Astrazeneca wins coronavirus vaccine deal with Germany, France, Italy and the Netherlands
The contract is for up to 400 million doses of the vaccine, developed by the University of Oxford, the company said, adding that it was looking to expand manufacturing of the vaccine, which it pledged to provide for no profit during the pandemic
British drugmaker AstraZeneca Plc said on Saturday it signed a contract with Italy, Germany, France and the Netherlands to supply Europe with a vaccine against the coronavirus, with deliveries starting by the end of 2020.
The contract is for up to 400 million doses of the vaccine, developed by the University of Oxford, the company said, adding that it was looking to expand manufacturing of the vaccine, which it pledged to provide for no profit during the pandemic.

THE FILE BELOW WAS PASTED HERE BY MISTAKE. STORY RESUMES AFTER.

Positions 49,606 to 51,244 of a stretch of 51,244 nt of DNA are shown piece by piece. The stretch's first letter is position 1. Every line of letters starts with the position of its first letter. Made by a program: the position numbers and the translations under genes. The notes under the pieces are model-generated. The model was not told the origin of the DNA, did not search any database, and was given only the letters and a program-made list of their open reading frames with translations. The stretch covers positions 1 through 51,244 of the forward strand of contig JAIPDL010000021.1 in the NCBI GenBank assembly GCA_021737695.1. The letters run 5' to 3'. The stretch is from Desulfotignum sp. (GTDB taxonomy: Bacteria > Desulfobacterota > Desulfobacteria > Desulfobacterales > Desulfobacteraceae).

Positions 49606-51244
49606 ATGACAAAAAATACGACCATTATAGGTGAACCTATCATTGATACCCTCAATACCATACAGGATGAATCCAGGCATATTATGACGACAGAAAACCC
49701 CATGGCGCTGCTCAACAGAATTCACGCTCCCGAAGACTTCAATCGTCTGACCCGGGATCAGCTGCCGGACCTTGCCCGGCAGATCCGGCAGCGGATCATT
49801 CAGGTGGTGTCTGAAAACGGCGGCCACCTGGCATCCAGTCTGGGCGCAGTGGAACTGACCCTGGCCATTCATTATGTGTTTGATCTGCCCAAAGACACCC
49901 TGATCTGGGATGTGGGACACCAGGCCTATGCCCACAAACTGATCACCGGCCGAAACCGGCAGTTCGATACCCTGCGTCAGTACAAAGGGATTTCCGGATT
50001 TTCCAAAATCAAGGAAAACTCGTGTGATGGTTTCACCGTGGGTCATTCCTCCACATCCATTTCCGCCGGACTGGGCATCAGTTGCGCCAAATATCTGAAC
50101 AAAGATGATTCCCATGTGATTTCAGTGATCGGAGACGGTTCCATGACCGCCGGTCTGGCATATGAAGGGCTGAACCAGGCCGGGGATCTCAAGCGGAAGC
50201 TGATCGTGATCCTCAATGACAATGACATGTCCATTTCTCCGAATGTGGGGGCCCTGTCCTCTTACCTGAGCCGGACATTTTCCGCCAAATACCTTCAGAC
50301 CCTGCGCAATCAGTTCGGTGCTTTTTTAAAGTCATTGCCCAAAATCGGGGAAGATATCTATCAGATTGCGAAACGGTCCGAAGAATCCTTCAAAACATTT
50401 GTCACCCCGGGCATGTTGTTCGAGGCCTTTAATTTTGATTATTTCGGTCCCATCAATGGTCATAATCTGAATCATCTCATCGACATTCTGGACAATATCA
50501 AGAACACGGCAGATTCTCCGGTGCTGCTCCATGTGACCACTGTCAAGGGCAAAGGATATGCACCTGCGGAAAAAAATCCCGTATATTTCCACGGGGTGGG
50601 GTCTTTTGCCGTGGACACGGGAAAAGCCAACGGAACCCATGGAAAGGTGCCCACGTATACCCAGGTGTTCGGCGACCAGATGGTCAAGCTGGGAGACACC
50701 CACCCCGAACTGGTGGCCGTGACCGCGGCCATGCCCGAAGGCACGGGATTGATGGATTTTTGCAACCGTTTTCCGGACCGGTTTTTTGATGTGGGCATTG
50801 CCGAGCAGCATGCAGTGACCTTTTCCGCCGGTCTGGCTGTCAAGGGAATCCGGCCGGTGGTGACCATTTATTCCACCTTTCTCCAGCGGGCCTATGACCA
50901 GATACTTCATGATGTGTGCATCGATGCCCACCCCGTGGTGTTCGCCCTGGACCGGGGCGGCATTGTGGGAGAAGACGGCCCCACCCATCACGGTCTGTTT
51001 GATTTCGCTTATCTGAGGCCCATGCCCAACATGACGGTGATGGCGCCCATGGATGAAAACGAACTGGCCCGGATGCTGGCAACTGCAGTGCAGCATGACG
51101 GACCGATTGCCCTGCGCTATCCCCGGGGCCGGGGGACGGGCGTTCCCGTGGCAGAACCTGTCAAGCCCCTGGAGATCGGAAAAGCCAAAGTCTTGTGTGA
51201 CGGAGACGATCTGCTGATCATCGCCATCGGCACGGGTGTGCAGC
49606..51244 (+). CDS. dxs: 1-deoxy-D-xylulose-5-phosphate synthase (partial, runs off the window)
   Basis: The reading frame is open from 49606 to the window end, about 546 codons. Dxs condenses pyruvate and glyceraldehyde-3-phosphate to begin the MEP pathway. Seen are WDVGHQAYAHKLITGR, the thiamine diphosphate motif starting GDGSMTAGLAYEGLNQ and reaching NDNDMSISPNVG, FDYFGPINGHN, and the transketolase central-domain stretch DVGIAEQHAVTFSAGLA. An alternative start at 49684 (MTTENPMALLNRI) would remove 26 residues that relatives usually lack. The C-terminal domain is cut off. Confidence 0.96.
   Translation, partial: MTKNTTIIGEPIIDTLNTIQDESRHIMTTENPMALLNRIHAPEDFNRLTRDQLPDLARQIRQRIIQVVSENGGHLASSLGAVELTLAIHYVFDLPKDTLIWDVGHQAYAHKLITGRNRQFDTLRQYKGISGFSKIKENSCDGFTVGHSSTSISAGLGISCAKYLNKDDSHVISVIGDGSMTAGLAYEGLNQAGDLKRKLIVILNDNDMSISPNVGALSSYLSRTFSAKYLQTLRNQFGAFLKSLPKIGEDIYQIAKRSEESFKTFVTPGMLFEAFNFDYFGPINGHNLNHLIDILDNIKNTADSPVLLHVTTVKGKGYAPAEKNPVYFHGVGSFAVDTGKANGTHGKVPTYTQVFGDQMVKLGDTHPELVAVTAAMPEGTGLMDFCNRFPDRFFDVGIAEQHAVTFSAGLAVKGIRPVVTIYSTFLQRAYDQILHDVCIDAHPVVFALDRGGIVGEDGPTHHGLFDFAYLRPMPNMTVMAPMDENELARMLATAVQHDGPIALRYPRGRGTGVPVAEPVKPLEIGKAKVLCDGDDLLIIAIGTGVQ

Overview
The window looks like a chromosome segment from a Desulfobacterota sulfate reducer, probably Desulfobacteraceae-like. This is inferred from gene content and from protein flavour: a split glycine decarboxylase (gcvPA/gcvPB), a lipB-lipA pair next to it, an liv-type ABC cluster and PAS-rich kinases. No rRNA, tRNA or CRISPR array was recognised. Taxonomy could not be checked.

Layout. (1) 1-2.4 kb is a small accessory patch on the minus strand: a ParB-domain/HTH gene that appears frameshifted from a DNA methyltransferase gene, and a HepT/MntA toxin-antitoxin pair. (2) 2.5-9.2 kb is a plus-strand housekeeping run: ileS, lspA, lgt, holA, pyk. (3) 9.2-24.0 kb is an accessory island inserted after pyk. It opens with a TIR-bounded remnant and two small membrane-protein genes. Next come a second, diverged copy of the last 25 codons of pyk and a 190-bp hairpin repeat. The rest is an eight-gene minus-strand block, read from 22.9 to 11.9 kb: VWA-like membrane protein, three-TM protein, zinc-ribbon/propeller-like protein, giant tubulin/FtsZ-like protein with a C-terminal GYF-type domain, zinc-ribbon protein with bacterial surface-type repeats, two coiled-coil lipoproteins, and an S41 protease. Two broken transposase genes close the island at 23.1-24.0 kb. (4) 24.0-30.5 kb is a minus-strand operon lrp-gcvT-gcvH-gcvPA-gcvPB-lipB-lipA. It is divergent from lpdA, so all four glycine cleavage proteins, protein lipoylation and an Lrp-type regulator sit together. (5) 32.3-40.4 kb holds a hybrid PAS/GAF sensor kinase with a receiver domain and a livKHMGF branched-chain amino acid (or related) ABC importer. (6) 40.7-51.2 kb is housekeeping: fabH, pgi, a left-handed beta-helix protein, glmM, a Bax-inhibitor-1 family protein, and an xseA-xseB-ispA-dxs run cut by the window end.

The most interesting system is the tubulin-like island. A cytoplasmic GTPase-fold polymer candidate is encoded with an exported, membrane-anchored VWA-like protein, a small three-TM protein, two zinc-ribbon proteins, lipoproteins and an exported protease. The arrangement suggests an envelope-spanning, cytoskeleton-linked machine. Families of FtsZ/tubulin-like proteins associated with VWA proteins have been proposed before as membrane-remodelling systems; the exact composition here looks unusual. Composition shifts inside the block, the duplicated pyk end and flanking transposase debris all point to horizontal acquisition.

"With our European supply chain due to begin production
soon, we hope to make the vaccine available widely and rapidly," Chief Executive Pascal Soriot said in a statement.
The experimentation phase of the vaccine is already advanced and expected to end in the autumn, Italian Health Minister Roberto Speranza said in a Facebook post.
AstraZeneca has agreed manufacturing deals globally to meet its target of producing 2 billion doses of the vaccine, including with two ventures backed by Bill Gates and a $1.2 billion agreement with the U.S. government.
There are no approved vaccines or treatments for COVID-19, the highly contagious respiratory illness caused by the novel coronavirus.
"Many countries in the world have already secured vaccines, Europe has not yet. The rapid coordinated action of a group of member states will create added value for all EU citizens in this crisis," German Health Minister Jens Spahn said.
The European Commission received a mandate from EU governments on Friday to negotiate advance purchases of promising coronavirus vaccines, the EU's top health official said, but it was unclear whether there would be enough money available.